Honky Tonk Rose

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Honky Tonk Rose at Leamington Food & Drink Festival

Review

Honky Tonk Rose always promise their audiences "three chords & the truth" but on this occasion they also served up, appropriately for the occasion, thematically appropriate songs: at one point bassplayer Horace Panter promised us "a couple" of songs about alcohol, but they spoilt us with four in a row (like bottles I suppose): with more later. The country music catalogue is full of heartbreak & tears & we got plenty of those in the lyrics, but Honky Tonk Rose transcend the subject matter & brought good cheer to the well attended festival. I particularly noted the excellent moves by the several dancing toddlers yesterday's set attracted.

I watched this band last year (though on the now dismantled bandstand which is being renovated) with an umbrella in hand & got a bit cold and damp, so it was pleasing that the rain had passed this year by the time they came on.

Many thanks to guitarist Rob Fielden-Nicholls (husband of lead singer/rhythm guitarist Sylvie) who today filled in for usual HTR member, violinist Jools Street who was required for duties in the far north.....

Honky Tonk Rose play country music they tell us, but they play from a broad palette which embraces associated genres such as country swing, cajun & r&b and range from the well known to covers of artists not even band members themselves all knew: it can be an educative experience as well as an emotive one with this band......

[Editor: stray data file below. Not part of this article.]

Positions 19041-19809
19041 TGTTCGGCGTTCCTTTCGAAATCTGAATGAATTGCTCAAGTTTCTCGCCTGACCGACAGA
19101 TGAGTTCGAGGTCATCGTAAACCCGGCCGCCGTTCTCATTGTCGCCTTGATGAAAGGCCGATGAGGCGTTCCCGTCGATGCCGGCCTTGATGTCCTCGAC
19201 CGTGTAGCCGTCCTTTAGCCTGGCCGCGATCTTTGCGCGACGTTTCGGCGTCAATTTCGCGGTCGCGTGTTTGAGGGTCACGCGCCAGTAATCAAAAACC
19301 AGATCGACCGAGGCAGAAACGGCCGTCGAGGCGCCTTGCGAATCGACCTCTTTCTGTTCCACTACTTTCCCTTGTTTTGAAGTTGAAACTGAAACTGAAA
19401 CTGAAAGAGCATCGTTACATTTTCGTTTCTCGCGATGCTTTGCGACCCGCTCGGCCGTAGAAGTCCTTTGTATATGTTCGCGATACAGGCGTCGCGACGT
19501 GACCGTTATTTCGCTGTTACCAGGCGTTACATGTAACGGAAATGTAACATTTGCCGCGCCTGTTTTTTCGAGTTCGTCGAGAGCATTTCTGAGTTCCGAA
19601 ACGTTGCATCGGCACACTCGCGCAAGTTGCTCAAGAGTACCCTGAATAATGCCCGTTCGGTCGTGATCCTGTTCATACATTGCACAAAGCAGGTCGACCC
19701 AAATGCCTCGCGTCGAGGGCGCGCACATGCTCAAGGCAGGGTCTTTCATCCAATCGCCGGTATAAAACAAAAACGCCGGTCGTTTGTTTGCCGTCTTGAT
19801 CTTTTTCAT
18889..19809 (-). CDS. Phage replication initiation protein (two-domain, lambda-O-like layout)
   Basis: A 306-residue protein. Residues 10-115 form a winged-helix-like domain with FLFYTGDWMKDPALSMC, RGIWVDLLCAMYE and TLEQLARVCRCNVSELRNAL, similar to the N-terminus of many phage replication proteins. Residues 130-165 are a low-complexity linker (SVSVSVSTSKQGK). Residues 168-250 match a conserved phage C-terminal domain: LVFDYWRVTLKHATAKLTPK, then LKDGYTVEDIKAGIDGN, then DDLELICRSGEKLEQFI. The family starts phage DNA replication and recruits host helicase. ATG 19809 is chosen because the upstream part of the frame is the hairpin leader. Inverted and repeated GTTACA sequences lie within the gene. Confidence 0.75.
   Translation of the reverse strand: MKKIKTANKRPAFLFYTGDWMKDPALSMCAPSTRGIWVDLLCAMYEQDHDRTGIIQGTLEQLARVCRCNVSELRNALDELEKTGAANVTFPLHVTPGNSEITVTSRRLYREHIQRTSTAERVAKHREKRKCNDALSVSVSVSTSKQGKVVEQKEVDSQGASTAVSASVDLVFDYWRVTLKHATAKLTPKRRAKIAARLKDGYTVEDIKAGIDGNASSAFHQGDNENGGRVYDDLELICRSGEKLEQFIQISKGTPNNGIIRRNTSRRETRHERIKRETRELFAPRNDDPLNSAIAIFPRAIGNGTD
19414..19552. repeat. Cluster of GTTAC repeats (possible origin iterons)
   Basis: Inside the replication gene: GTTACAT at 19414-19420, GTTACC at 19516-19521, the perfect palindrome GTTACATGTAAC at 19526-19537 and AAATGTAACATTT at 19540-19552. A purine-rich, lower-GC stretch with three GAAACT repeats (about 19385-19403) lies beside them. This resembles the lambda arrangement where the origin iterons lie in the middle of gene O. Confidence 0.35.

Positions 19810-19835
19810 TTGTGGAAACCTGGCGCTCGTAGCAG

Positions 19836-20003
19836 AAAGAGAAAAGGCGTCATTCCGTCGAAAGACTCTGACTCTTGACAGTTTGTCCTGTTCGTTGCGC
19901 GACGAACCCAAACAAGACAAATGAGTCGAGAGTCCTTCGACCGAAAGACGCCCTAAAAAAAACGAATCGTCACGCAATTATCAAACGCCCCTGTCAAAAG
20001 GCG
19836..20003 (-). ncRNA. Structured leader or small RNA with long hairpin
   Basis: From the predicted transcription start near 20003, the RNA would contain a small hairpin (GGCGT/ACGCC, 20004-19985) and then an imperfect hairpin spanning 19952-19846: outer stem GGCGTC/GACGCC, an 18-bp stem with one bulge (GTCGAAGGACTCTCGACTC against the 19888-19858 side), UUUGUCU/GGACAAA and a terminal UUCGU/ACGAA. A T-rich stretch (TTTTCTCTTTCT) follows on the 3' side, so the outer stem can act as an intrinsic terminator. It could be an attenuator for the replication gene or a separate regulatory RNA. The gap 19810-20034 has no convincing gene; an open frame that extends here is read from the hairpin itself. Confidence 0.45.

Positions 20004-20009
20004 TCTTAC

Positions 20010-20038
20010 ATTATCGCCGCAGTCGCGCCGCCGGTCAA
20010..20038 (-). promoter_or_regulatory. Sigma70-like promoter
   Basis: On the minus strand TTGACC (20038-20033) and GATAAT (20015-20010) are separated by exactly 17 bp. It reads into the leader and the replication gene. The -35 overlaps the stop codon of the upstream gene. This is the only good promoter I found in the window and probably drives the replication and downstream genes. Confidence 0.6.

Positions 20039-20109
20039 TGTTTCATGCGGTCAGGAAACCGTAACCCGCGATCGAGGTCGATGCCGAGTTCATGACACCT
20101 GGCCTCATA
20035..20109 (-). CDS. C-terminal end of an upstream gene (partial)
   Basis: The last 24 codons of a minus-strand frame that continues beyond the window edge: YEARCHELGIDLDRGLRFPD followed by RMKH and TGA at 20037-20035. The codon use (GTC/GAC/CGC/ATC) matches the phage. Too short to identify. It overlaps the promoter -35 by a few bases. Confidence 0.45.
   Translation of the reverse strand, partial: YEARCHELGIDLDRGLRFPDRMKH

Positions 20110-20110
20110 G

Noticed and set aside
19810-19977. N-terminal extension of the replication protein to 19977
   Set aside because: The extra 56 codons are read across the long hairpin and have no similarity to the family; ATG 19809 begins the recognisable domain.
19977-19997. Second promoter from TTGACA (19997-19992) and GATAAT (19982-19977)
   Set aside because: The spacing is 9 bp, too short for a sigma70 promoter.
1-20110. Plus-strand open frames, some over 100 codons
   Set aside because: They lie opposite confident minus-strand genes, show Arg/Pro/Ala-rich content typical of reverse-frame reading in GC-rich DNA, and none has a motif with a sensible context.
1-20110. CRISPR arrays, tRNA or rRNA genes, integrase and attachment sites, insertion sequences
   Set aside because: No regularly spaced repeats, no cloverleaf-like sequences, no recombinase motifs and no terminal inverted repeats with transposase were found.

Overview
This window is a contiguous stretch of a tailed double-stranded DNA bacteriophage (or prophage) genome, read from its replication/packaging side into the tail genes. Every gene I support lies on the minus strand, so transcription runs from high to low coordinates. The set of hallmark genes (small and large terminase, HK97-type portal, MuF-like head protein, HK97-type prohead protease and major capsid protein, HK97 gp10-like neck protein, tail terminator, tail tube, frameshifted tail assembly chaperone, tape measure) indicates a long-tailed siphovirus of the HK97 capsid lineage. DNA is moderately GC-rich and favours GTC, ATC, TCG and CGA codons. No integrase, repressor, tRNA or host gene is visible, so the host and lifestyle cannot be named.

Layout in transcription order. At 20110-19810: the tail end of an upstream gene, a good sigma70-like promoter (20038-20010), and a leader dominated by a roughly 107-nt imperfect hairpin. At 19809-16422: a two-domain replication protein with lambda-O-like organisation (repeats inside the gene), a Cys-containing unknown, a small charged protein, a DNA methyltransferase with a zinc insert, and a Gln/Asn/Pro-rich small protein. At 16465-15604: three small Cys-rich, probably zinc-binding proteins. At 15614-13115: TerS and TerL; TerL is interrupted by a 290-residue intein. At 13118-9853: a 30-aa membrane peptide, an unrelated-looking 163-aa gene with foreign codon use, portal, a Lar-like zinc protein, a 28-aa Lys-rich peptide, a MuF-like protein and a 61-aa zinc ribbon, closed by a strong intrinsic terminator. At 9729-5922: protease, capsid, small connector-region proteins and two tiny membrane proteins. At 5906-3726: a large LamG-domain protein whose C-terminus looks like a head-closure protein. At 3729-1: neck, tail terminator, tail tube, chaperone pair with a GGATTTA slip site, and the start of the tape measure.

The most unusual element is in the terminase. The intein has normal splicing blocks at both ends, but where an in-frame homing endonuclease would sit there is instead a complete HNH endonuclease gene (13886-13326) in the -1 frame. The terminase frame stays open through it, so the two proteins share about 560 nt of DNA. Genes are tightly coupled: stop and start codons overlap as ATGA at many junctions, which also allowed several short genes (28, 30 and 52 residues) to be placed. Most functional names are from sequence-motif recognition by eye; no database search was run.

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Honky Tonk Rose at the Oak House

Review

I have seen locally based Country supergroup Honky Tonk Rose several times since their formation. Their great experience, wonderful musicianship & desire to put on a great show has always appealed, but even more attractive is their evident love of what they are playing & an ability to wander through all country genres, highlighting the lesser know songs along with the classics.

This time however, was my first experience of them since the departure of founder Roses Holly Hewitt (lead vocals) and David Page (lead guitar & vocals), whose membership of vast numbers of other bands (including, but not limited to Gloria Sunset, Retroville & many permutations of the Hounds) did not, alas, leave them time for Honky Tonk Rose. Instead violin/fiddle maestro Jools Street (the Rude Mechanicals Band, I, Doc Brown, Russian Girlfriend & many more, including playing with Dubliner Sean Cannon recently) and singer/guitarist  Sylvie Fielden-Nicholls  (vocals & electric guitar) have now joined core Roses  Big Jim Widdop (vocals, lap steel & dobro), Horace Panter (bass),  Malc Evans (lead vocals, acoustic guitar & mandolin) and Rick Medlock (drums).

Generally, when bands change lineups, especially when the incomers form a minority, you might expect the act to stay roughly similar with minor adjustments. So I was intrigued to see what would unfold. Perhaps inevitably given the quality of the band, it was effectively seeing a new outfit.  Obviously bringing in a violin changed the arrangements and offered completely new dynamics: the interplay with the steel guitar in particular producing a very different sound. Equally, Sylvie's vocal style & pitch (not to mention her unique stage presence) meant that she did not step into Holly's considerable shoes, but brought her own along instead (they were a  pair of cowboy boots for the record).